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    Glossary



    S


    Sarking

    The practise of covering the roof rafters with boards before fixing the felt.

    Sash

    A window comprised of sliding sections.

    Scalpings

    Shards of stone cut-offs or quarry waste used instead of hardcore or other aggregate.

    Scarf joint

    A diagonal joint used for joining two lengths of timber together, employed in creating long runs of skirting board, dado rails or picture rails.

    Scratchcoat

    A first coat of plaster or render which is scored to create a key for the top coat of plaster.

    Screed

    A thin layer of mortar applied to the surface of a concrete floor to give it a smooth finish.

    Scribe (also score)

    Using a sharp, pointed tool to mark a line that is often used as a cutting guide. Also, to replicate the profile of an obstacle onto a sheet of material that is to be butted against it.

    Sealant

    A flexible, waterproof substance used for sealing along joints. Normally applied using a cartridge applicator.

    Second-fix

    Completing the final stages of construction. For example, fitting the skirting boards after plastering or fitting the light switches after wiring up all of the electrics.

    Service cable

    The supply cable bringing electricity into your house.

    Service duct

    A tube or shaft housing mains cables or pipes in modern houses.

    Settlement

    This relates to the amount of subsidence that occurs with a new foundation or structure.

    Sheath

    The outer insulation covering electric cable or flex.

    Shim

    A small wedge of wood used to pack out a small gap e.g. between the door lining and the opening in the wall.

    Shoe

    This is the curved outlet at the bottom of a drainpipe that directs water away from the building.

    Shuttering

    A timber framework that encloses an area that is to be concreted. The shuttering contains the wet concrete.

    Skew

    To fix nails or screws into timber at an angle.

    Skim

    To apply a thin top coat of plaster.

    Skin

    This relates to brick walls. Single skin walls are one brick thick. Double skin walls are two bricks thick.

    Skirting board

    Timber panelling that runs around the base of walls covering the joint between walls and floor.

    Sleeper wall

    A low wall for supporting ground floor joists.

    Soakaway

    A drainage pit below ground filled with hardcore to channel away rainwater.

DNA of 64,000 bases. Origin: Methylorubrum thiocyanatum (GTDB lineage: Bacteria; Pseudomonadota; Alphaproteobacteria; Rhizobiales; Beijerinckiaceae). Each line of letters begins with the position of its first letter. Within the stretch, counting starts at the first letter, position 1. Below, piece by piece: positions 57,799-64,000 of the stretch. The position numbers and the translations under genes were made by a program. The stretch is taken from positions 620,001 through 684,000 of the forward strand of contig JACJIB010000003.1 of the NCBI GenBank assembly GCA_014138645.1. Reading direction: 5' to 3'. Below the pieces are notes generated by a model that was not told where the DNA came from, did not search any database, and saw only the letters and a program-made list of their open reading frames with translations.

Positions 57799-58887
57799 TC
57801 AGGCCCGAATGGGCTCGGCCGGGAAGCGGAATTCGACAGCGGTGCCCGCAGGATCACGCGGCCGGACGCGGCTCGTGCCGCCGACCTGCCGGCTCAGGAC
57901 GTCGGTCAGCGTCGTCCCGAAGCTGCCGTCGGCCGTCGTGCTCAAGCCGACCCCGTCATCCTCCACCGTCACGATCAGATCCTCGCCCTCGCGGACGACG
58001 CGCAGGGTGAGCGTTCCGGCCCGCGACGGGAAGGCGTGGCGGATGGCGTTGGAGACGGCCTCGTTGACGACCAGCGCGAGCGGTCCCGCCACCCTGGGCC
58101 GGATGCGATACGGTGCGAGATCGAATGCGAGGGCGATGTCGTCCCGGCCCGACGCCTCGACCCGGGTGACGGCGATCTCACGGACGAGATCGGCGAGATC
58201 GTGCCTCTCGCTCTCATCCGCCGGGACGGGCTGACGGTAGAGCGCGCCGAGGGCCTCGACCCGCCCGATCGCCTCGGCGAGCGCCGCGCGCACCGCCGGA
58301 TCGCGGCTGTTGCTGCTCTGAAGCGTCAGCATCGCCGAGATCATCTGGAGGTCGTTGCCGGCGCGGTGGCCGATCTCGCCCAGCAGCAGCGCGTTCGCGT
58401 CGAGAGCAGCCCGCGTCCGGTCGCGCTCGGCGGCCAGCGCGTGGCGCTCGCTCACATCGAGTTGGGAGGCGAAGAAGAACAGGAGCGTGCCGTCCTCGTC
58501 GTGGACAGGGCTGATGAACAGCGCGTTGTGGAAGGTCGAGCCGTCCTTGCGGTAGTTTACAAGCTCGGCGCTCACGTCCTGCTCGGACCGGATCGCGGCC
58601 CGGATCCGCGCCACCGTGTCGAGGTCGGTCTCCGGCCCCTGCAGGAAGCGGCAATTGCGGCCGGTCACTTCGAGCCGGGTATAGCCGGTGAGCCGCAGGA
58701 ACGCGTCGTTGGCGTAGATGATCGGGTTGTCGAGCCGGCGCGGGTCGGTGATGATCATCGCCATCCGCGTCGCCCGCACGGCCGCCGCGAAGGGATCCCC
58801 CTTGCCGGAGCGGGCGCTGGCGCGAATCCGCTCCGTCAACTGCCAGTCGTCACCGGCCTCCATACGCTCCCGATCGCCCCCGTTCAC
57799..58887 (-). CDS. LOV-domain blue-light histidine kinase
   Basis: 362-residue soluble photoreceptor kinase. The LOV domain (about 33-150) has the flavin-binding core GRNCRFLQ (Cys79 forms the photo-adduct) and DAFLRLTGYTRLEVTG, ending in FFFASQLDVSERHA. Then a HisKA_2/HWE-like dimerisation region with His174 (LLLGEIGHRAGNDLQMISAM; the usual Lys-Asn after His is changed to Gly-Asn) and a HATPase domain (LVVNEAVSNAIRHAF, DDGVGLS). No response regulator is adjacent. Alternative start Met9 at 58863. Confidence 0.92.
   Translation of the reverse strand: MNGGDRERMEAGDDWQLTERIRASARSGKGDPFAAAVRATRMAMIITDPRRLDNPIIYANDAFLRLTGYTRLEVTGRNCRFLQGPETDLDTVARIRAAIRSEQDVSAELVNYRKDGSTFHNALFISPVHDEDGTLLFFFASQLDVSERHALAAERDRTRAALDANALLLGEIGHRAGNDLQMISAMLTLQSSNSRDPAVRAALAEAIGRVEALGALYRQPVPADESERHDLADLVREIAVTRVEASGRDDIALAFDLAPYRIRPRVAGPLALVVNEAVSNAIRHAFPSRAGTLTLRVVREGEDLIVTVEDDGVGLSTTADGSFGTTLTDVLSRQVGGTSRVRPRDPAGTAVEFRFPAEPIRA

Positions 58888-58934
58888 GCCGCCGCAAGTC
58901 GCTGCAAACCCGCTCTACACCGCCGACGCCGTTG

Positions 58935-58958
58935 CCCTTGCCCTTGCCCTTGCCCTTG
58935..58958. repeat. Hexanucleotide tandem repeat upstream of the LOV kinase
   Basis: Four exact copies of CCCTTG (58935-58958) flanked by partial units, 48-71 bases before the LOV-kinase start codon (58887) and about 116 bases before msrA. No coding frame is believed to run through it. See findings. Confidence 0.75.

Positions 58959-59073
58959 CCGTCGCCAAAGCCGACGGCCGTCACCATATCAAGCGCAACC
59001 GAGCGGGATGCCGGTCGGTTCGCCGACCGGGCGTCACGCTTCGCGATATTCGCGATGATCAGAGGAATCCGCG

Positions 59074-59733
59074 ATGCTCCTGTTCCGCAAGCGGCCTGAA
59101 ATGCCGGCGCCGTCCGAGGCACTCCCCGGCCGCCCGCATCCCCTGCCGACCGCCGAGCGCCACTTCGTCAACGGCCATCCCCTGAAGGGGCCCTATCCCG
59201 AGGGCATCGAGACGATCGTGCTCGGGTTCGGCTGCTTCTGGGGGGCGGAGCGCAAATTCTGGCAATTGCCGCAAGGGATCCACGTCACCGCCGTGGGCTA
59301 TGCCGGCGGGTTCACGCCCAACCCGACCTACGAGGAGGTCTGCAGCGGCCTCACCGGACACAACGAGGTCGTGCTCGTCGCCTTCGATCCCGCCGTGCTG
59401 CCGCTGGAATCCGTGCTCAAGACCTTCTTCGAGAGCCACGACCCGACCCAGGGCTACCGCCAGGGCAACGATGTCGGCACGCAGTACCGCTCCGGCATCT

Soffitt

    This is the underside surface of an archway or of the eaves of a roof.

    Softwood

    Timber from coniferous trees like cedar, redwood and pine. This type of timber is not always softer than hardwoods e.g. yew is a softwood yet extremely hard.

    Soil stack

    This is the main waste drainage pipe recognisable by its large diameter.

    Sole plate

    This is the horizontal timber beam that runs across the floor to which the vertical studs are fixed in a stud wall.

    Solvent

    The base of a substance, usually a liquid. For example, water is the solvent for emulsion paint. The solvent of a substance is also the cleaning agent.

    Spacers

    Plastic X-shaped dividers for spacing tiles evenly.

    Spalling

    Flaking on the surface of masonry usually caused by moisture freezing and expanding in cold conditions.

    Spigot

    This refers to the end of a pipe which fits into a socket to create a joint with another length of pipe.

    Spindle

    Another word for a baluster which forms part of the balustrade.

    Spur

    An extension on a ring circuit from a socket or junction box.

    Square

    Positioning of an object that is directly parallel, level or at a right angle to another.

    Stack bond

    Method of building a block wall where the joints are not staggered.

    Stay

    The metal arm attached to a casement window, which hooks over a pin on the frame to prop the window open securely.

    Stile

    The vertical side section of a door or sash window.

    Stippling

    Creating a series of indentations to texture a surface, usually with paint or concrete.

    Striker and latch

    Metal components fixed to a gate to keep it closed. The latch is fixed to the gate and the striker to the gatepost.

    String

    The timber sides of a staircase supporting the treads. The string on the open side of a staircase is called the outer string; the wall string is positioned against the wall.

    Stud

    A timber or metal upright used to construct a frame for an interior wall or stud partition.

    Sub-floor

    A floor material fitted under decorative flooring. For example, hardboard below carpets or plywood under ceramic floor tiles.

    Subsidence

    Serious ground movement around or under a building that may cause structural damage.

    Surveyor

    A building surveyor is an expert on all aspects of property and can offer advice on design, construction, maintenance, repair, refurbishment and restoration.